|Publication number||US6374141 B1|
|Application number||US 09/415,534|
|Publication date||Apr 16, 2002|
|Filing date||Oct 8, 1999|
|Priority date||Oct 8, 1999|
|Also published as||US6792316, US20020058977, US20020058978, US20020058979, US20020058980, US20020068965|
|Publication number||09415534, 415534, US 6374141 B1, US 6374141B1, US-B1-6374141, US6374141 B1, US6374141B1|
|Inventors||Richard G. Sass|
|Original Assignee||Microhelix, Inc.|
|Export Citation||BiBTeX, EndNote, RefMan|
|Patent Citations (2), Referenced by (19), Classifications (4), Legal Events (9)|
|External Links: USPTO, USPTO Assignment, Espacenet|
The present invention is a bioelectrical stimulus cable that is more biocompatible and has a greater number of leads than currently available bioelectrical stimulus cables.
Bioelectrical stimulus implant cables include cardiac implant cables, neuro-stimulus cables and any cable designed to apply an electric charge to body tissue or to supply a device which applies such a charge.
Bioelectrical stimulus cables must meet a number of challenging criteria. For example, a cardiac implant cable typically stretches from a subcutaneous fat deposit through the rib cage to a cardiac implant such as a pacemaker. The cable is continuously perturbed by the beating of the heart. It must not, however, become fatigued by this constant flexure to the point where a substantial number of the cable fibrils break. (A fibril is a thin wire used in a cable.) Not only does a broken fibril not conduct electricity to the implant but it also may work its way through the insulating layers of the cable and make harmful contact with body tissue. A bioelectrical stimulus cable must also be completely biocompatible. That is, the exterior of the cable must be made of biocompatible materials and the constant flexure caused by movement of the patient or his organs must not cause a rupture that would lead to the release of materials that are not biocompatible.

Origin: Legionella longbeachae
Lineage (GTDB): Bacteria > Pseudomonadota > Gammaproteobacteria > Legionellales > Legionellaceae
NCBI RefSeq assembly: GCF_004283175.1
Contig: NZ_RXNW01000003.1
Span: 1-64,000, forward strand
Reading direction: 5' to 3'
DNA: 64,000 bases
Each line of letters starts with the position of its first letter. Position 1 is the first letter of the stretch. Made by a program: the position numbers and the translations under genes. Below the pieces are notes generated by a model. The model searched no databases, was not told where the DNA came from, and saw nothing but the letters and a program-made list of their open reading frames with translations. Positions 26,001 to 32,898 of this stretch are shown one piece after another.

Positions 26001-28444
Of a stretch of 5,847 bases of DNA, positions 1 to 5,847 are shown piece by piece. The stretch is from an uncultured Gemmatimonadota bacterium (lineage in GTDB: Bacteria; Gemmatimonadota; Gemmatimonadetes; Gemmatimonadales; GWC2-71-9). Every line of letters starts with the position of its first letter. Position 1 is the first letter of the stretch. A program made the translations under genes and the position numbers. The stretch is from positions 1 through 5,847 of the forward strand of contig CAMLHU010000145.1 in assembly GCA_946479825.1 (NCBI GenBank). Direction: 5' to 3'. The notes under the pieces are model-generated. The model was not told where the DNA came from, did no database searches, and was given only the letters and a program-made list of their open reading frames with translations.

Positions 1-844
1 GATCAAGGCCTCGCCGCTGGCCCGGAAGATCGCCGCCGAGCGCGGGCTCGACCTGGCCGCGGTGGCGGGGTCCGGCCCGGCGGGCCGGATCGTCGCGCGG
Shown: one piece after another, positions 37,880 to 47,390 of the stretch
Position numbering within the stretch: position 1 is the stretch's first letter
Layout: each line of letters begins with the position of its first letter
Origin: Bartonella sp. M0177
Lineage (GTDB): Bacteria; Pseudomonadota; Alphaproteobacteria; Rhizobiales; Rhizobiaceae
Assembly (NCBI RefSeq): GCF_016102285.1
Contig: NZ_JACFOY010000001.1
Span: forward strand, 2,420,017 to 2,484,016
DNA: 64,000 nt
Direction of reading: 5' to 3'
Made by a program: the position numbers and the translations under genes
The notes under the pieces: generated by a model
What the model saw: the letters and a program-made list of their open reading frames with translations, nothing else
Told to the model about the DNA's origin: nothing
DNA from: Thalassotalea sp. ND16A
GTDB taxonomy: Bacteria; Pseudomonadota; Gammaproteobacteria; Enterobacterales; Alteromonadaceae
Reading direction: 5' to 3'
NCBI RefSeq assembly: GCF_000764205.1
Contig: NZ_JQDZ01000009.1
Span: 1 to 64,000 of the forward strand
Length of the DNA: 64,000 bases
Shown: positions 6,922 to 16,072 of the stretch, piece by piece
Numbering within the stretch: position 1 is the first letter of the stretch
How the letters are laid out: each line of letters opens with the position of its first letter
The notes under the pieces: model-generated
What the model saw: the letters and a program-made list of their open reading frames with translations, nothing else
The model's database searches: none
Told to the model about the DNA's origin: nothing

Heretofore, the general approach to the production of this type of cable has been to produce a tight helix so each fibril would experience only a small part of the total cable flexure. One problem with a tight helix is that it places a restriction on the number of independent leads that can be included in the cable. If more leads could be included in a cable, however, more purposes could be served with respect to an implant. For example, a single cardiac implant may function as both a pacemaker and as a defibrillator and may require a set of leads to power the pacemaker and a separate set of leads to power the defibrillator when it is needed. Additionally, a set of control leads may be necessary to, for example, adjust the operation of the pacemaker and the defibrillator.
Another problem encountered in the use of bioelectrical stimulus cables is the formation of scar tissue about the cable. It is occasionally necessary to replace a bioelectrical stimulus cable. Removing the old cable can provide a difficult challenge to the surgeon performing the replacement if considerable scar tissue has grown about and adhered itself to the cable, as is typical.
In a first preferred aspect the present invention is a high tensile strength bioelectrical stimulus cable comprising a conductor-insulator portion including conductive wires set into an insulating medium and a braided sheath encompassing the conductor-insulator portion and defining an inner diameter, the inner diameter shrinking when the cable is pulled longitudinally, thereby squeezing the conductor-insulator portion and increasing the tensile strength of the cable.